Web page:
It will be more thorough and focused on learning about the whole Russian tradition and culture surrounding this school of art, not just technique. You will be brushing up against a living, powerful school of realism that transcends the centuries. We will not just do demos, we’ll work to transform the work of every artist so they can achieve a deeper level of painting, develop the Russian style (if they wish), and become a stronger painter. Even the top-tier artists in attendance will see deep, life-changing growth. We will travel to Moscow, St. Petersburg, and the deep northern part of traditional Russia, plus we’ll take you to the studios of top artists and to museums to view Russian art with guidance from Russia’s top artists. You’ll grow in many ways.
What will we be doing in Moscow?
Meeting artists in studios, visiting museums, walking through scenic parks, and enjoying local cuisine and culture, as well as studying the local architecture. We will also make a point of spending part of one day painting in Moscow (probably one of its famous landmarks) so you have a painting from a known iconic spot.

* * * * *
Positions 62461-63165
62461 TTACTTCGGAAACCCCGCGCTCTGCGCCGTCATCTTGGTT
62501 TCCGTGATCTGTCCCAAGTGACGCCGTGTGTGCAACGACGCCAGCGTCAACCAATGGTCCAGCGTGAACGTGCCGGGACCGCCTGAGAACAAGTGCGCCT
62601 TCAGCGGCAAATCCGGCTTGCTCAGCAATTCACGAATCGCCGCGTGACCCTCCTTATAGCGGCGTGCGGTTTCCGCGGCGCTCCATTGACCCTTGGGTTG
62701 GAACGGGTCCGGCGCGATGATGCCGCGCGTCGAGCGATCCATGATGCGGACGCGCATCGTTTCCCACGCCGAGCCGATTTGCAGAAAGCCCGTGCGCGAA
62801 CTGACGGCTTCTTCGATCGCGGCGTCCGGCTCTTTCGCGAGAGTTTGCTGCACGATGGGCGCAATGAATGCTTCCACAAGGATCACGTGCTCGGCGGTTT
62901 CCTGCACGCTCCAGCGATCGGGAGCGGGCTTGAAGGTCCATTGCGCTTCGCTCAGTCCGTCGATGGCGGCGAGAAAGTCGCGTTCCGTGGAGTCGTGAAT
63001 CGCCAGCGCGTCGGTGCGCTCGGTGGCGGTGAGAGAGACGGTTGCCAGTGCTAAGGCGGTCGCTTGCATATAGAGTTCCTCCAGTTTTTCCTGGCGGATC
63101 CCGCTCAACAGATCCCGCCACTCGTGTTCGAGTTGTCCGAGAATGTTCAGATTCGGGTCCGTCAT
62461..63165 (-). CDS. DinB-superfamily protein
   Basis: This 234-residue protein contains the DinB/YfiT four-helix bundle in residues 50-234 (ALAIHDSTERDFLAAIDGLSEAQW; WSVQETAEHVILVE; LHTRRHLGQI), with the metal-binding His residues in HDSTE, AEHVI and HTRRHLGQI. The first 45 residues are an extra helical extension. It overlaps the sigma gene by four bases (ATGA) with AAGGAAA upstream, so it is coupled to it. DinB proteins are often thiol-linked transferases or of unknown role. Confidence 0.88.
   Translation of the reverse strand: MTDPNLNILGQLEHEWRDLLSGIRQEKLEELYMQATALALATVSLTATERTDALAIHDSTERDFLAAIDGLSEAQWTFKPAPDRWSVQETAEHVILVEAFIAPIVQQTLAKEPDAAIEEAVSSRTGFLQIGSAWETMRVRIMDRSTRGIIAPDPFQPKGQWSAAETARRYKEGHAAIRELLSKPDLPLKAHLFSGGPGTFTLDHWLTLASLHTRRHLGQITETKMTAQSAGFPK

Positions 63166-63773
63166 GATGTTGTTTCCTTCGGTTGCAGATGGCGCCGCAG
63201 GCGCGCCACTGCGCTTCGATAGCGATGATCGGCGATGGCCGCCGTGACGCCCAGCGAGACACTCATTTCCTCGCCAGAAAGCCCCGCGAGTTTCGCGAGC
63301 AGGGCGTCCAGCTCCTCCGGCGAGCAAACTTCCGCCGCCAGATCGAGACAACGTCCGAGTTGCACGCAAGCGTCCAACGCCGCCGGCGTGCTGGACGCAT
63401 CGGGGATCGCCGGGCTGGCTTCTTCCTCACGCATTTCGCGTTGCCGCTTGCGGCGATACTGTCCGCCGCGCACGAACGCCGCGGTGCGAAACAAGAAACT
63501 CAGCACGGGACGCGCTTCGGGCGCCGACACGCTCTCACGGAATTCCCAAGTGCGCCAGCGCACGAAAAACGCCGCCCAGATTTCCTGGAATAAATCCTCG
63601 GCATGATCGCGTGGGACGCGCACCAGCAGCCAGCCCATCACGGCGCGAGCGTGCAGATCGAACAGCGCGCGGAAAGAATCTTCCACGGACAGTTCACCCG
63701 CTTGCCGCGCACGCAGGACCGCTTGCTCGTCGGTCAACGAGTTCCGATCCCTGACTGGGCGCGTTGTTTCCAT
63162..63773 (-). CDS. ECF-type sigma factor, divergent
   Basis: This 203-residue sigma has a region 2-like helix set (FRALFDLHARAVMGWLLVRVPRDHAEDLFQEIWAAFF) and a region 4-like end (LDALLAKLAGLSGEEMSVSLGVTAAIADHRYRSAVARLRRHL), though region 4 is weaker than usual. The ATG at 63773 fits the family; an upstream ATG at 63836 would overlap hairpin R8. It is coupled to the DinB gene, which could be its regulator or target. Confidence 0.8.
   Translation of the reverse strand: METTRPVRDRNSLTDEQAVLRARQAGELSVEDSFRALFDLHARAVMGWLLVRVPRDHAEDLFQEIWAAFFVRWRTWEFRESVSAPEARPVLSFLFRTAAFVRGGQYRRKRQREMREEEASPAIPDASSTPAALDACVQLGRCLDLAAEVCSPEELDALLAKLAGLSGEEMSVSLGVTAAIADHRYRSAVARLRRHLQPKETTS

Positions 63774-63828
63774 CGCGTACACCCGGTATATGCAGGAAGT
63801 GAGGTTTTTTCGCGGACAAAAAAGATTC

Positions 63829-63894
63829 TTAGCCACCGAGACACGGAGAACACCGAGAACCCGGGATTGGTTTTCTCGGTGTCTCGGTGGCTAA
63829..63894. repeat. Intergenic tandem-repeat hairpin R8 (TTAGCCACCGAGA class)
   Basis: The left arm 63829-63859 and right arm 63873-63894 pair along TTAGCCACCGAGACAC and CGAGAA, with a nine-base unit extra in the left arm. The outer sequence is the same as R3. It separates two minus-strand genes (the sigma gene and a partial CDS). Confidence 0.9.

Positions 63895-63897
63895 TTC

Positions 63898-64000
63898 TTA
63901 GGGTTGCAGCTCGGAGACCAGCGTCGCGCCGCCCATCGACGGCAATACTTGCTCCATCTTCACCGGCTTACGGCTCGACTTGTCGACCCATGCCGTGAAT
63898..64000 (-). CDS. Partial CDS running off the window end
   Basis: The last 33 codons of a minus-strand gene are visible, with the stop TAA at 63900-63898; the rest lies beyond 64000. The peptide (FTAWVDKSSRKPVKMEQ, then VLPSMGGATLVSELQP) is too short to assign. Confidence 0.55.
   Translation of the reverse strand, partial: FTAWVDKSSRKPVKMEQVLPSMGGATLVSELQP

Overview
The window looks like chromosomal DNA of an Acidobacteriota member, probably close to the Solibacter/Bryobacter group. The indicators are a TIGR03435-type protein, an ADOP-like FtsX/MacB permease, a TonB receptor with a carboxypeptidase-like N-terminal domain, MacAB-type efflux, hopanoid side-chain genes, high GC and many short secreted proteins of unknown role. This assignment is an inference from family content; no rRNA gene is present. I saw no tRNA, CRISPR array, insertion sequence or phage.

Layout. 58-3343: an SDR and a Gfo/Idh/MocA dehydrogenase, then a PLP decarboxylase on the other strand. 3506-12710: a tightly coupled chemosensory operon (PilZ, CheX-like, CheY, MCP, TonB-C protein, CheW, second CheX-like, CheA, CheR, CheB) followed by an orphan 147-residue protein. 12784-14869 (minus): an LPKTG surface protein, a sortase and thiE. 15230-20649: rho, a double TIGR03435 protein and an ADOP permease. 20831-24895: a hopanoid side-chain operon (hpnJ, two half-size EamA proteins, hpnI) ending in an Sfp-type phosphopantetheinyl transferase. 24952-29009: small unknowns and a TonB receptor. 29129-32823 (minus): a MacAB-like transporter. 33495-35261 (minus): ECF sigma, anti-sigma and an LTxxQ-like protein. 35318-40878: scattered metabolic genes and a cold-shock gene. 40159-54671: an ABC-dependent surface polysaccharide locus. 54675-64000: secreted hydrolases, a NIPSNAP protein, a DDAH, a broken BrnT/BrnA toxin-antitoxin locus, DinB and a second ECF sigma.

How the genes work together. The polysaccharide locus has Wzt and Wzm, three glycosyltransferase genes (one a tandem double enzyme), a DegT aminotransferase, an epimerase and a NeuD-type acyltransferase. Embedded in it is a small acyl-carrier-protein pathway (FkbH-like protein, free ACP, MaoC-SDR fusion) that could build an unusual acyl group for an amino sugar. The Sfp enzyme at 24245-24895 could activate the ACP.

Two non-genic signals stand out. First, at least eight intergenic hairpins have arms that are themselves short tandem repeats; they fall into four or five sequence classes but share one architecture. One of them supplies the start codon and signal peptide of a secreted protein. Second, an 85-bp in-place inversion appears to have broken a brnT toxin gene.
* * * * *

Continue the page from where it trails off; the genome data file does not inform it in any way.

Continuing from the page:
What is the plan for St. Petersburg?
The same, but the architecture and spirit of the place are quite distinct from Moscow. So activities will be similar, but the experience is quite different. We plan to visit the Hermitage, Russia’s greatest museum, and the Russian Museum, home of the great Russian masters.
Why are you going to the Great Ustyug?
This interior northern area is unknown to most Americans, yet it is one of the most beautiful regions in Russia, with much deep traditional Russian culture and heritage. This is where many Russian plein air students spend their summers because of the broad variety of subjects. Here we will be focused entirely on painting and interacting with the masters. This is a corner of ancient Russia untouched by the modern world, where the beauty is still unexploited.
What will the impact on my painting be?
Russian training is the finest in the world, especially in plein air work. On this trip you’ll have the opportunity to learn to see in a much deeper and more perceptive way, using your eyes as tools for deciphering space, color, and tone. And hopefully, you’ll be inspired by the tradition that has created some of the finest realists in history.
Where will we be staying?